a son's journey into the history and science of cancer.

(Profile Books / Grove Atlantic )

Nominated for the Royal Society Book Award


An exciting, encouraging and positive story of science's progress in changing cancer from what we die from to what we live with.

Part memoir, part science, this book is the story of the author's father and ultimately the death of an old man, interweaved with the history of the discovery of cancer, its treatment and - increasingly now - its prevention.

It is the story of heroic science from the 18th century, when the disease was first recognised, to the huge research projects around the world that have enormously extended the life expectancy of people with cancer. The mere use of the "c" word is enough to terrify people - but as the book will show, that is about to change, as genetics and effective treatments become better and better understood. As the author emphasises, this is a positive book, and the narrative is full of hope.

Uniquely comprehensive, One in Three's long view allows the reader to understand the science that has surrounded cancer as it has developed; it gives the reader insights into its biology and its treatment. One-third of us will contract cancer, and One in Three is a personal and authoritative book which will help everyone to understand it without blind terror.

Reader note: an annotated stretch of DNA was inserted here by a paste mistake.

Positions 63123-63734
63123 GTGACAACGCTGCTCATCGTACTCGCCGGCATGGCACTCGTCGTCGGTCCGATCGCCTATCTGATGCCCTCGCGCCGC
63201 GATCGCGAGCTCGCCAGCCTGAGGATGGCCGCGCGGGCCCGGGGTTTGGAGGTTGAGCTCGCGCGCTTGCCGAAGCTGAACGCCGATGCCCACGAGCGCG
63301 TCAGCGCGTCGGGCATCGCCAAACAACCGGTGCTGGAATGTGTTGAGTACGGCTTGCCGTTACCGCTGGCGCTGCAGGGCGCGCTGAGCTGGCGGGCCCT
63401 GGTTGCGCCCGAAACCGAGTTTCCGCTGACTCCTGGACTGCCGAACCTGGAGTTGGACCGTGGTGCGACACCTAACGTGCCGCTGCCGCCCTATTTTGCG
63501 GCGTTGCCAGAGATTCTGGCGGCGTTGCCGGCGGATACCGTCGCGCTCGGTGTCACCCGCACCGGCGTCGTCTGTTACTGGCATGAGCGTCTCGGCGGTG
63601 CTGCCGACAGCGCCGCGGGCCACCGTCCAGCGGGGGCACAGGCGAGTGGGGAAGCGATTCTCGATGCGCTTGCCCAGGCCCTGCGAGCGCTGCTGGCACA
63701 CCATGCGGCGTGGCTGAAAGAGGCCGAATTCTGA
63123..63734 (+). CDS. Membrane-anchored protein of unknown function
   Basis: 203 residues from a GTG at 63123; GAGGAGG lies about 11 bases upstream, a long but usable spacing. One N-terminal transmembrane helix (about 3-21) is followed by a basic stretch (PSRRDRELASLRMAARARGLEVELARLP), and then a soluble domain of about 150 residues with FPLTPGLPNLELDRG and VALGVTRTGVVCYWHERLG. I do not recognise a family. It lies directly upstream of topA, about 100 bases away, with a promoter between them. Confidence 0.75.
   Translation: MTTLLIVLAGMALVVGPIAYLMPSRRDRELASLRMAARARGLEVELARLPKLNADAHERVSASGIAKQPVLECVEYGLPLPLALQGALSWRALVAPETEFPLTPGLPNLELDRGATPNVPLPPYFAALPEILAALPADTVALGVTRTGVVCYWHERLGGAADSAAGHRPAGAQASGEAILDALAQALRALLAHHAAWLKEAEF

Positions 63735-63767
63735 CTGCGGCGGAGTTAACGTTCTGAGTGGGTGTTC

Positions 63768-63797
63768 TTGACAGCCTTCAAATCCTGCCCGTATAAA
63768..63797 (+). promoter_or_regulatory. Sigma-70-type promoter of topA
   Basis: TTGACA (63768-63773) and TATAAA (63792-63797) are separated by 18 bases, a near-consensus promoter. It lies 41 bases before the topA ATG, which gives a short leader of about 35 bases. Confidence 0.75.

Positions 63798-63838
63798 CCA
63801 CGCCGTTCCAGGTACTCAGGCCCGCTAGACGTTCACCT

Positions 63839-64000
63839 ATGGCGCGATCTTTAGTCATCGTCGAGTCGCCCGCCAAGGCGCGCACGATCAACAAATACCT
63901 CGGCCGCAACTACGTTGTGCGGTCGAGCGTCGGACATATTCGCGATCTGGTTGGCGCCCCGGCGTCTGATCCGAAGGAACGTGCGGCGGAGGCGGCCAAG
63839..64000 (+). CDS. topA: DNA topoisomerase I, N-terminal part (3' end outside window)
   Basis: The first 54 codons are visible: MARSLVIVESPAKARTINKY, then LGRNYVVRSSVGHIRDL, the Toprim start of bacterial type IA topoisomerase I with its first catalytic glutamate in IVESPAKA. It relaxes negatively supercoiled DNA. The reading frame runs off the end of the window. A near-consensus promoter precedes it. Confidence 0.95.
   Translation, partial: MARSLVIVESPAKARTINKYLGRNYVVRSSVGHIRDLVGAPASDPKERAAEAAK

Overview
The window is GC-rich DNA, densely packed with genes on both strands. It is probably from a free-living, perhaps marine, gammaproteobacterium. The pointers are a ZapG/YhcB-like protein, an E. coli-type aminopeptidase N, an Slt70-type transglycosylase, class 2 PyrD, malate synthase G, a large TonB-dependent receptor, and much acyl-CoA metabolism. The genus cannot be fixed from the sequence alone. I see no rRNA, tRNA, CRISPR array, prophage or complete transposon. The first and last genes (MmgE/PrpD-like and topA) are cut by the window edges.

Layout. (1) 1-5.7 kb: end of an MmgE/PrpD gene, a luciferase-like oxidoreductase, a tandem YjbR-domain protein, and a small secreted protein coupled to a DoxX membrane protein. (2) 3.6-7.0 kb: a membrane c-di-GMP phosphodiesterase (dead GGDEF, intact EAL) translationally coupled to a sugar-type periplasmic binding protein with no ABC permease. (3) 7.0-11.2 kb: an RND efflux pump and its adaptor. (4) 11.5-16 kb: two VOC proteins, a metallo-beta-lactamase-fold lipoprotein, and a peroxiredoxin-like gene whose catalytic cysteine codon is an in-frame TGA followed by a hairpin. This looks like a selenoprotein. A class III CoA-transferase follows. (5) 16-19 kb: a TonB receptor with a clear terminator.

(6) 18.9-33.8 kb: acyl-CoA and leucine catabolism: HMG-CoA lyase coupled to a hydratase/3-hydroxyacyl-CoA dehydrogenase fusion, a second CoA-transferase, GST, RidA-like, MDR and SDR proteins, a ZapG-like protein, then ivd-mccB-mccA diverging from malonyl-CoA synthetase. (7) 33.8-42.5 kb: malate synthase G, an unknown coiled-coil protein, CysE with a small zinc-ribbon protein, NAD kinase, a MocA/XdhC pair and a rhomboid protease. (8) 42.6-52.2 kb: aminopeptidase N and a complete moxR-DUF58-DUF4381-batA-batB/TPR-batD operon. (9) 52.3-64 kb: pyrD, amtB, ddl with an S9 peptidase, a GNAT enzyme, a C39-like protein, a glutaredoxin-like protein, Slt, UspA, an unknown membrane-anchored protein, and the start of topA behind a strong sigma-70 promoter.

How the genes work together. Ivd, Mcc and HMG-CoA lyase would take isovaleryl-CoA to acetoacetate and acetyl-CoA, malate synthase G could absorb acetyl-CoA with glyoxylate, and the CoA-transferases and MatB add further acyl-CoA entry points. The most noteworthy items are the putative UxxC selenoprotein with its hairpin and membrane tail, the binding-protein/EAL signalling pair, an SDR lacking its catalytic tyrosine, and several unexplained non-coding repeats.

...few who have read it would write off One In Three, Adam Wishart's fascinating if avowedly non-expert account of the quest for a cure for cancer - woven around the story of his father's struggle against the disease that will afflict one in three of us. (The Telegraph)

Perhaps the most readable and comprehensive account out there of our battle with the big C. (New Scientist)

Both moving and informative (Guardian)

One in Three is a different type of cancer book. It is calm, factual, beautifully written, intelligent and moving. ... this book brings understanding, and most of all it also brings some hope (Literary Review)

a touching and deeply personal farewell. ... Wishart succeeds brilliantly in constructing a narrative that is a tribute both to his father and the scientists who have partly unpacked the mystery of cancer (Sunday Telegraph)

An imaginative fusion of anecdotal detail, medical science and poignant, elegiac narrative marks every chapter of this unusual book... What emerges is a unique profile of a father-son relationship, poignantly affectionate yet utterly devoid of sentimentality. (John Cornwell Sunday Times)

This book is a remarkable meld of medical history, scientific fact, and the human experience of cancer, once - and to an extent still - the most feared of diseases. Adam Wishart follows his father's experience of cancer, as well as his own as a son, in the most enthralling manner possible. I couldn't commend it more highly. (Claire Rayner)